The genius of the last three Rachmaninoff concerti, I think, is their avoidance of unnecessary musical opposition between the pianist and the orchestra. Historically, a standard concerto can be a sort of static sports competition, where each side takes turns making an un-idiomatic stab at the music of the other. Frequently, as a result, the pianist finds himself playing big block-like orchestral themes that don’t really sound right on the piano, and the audience gets stuck waiting for two of everything. Virtuosity for its own sake becomes the reward for putting up with this slightly awkward state of affairs.
Some composers, like Debussy, with his Fantasie for piano and orchestra, and D’Indy, in his Symphonie Cévénole, do achieve a more unified, forward-moving integration with the soloist, but at the cost of pyrotechnics. Indeed, neither piece is considered a concerto, for this very reason.
The Rachmaninoff Third, by contrast, is propelled, indeed almost rolled forward by seemingly effortless virtuosic pianism. It seldom stops moving, and Rachmaninoff’s genius is to have found a pianistic way of writing for the orchestra, so that when the orchestra contributes, it does not ever seem to be restating something, but rather adding to the texture and helping the music along. You never feel: this would be music…if only it weren’t a concerto!
It would be hard to imagine making a better impression with this work than Denis Matsuev did on Monday night. Matsuev bears an uncanny facial and tonsorial (though not musical) resemblance to Van Cliburn. Indeed, if you imagine him as a more macho Cliburn, with the gentle-giant physical quality of Ernie Els, the South African golfer, you are probably close to getting it right. Like Harnoncourt, who is similarly big, Matsuev tends to convey just a touch of Adams-family lugubriousness, as he sits down to the piano, perhaps wondering whether he’ll break it!
No need to fear. Though touted as a bit of a new Horowitz, Matsuev turned out to be an effortlessly fast but ruminative pianist, his sonority less about shards of steel and ball bearings than marble and pearls. Back in the LP era, Byron Janis set what was probably the benchmark for metallic excitement and speed in this work. (These days, even Stephen Hough takes it more slowly.)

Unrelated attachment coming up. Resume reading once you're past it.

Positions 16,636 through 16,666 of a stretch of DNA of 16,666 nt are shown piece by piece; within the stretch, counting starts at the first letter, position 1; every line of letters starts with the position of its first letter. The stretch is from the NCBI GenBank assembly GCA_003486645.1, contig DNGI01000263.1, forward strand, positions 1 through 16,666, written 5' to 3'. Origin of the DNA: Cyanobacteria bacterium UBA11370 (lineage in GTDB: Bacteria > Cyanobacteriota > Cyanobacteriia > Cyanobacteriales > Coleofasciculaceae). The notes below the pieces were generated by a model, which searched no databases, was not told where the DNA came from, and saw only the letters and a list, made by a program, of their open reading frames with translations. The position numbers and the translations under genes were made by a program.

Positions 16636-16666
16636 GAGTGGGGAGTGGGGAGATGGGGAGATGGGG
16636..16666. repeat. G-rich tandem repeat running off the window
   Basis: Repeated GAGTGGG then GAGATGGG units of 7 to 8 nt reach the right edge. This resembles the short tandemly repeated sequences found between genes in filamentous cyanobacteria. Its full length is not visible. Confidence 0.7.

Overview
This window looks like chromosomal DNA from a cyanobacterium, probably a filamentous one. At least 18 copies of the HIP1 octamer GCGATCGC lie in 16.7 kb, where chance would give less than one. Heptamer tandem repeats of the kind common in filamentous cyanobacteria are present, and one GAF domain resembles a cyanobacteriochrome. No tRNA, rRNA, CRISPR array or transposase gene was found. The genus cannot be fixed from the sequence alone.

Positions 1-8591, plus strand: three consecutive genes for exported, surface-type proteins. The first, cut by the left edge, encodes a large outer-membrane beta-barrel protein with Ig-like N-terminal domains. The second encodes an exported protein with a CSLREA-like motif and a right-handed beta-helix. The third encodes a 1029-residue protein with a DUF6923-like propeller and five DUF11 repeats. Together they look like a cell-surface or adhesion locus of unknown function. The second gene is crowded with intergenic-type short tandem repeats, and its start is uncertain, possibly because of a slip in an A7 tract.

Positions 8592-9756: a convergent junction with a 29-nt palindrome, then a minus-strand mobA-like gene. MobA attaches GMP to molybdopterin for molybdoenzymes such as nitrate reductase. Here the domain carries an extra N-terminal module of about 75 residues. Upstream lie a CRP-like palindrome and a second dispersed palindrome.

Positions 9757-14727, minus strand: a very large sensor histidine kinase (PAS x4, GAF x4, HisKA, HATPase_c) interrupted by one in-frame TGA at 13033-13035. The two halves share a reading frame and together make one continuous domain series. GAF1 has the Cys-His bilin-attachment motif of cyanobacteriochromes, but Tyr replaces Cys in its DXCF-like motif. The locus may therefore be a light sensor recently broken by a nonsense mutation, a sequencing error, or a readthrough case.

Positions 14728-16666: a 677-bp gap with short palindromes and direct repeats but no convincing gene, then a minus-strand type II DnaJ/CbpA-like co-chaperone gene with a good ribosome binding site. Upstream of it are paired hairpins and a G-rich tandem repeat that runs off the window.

Matsuev’s base tempi were fairly similar to Janis’, but his sonority sounded heavier, and in other respects he turned out to be a more romantic pianist, though less poetically so than Evgeny Kissin, whose playing carries more light and shade.
Like Kissin, Matsuev performs the alternative and extended first movement cadenza, managing an enormous weight and volume of sound, but happily, without turning the musical scene into a construction site. There was no pile-driving for its own sake, but this was still a big conception of the piece.
In the remaining two movements, a close and exciting collaboration between conductor and soloist reflected a meeting of the minds, or at least an extended tour. Gergiev demonstrated by example that there is more to the quiet orchestral doings in the slow movement than mere accompaniment. By the conclusion of the concerto, one might have been forgiven for thinking San Francisco a Russian city, so volcanic was the audience’s delight.
For an encore, Denis Matsuev lumbered back to the piano, looked down at it doubtfully, then said, with an ironic twinkle, “I play for encore piece by Liadov………’Music’..he hesitated, almost contemptuously….’BOX'”! He then sat as though to thread a needle, and with Rachmaninof’f’s cymbal crashes still ringing in one’s ears, proceeded to deliver a perfect, tiny miniature, sounding like ….just that. The audience laughed its way to the doors.
There wouldn’t be much laughter after intermission. Despite opening moments of seeming good cheer, the Shostakovich 15th Symphony, which followed the interval, is on a short list of devastatingly sad works written by composers to commemorate their own approaching deaths. It is also a classic in the music of political protest.
Mahler, we know, wrote into the first movement of his 9th Symphony the off-kilter heart rhythm which would kill him. It is a great statement, but it ends at the personal. Joseph Suk movingly taps out the atrial fibrillation which felled his 27 year-old wife in the Asrael symphony, but does not predict his own demise. Neither work has political implications.
Shostakovich, also suffering from heart disease, weaves his heart seizures and rhythmic problems into this symphony, with ever increasing intensity, until you realize that he is telling you two parallel stories: his own and that of the Soviet regime.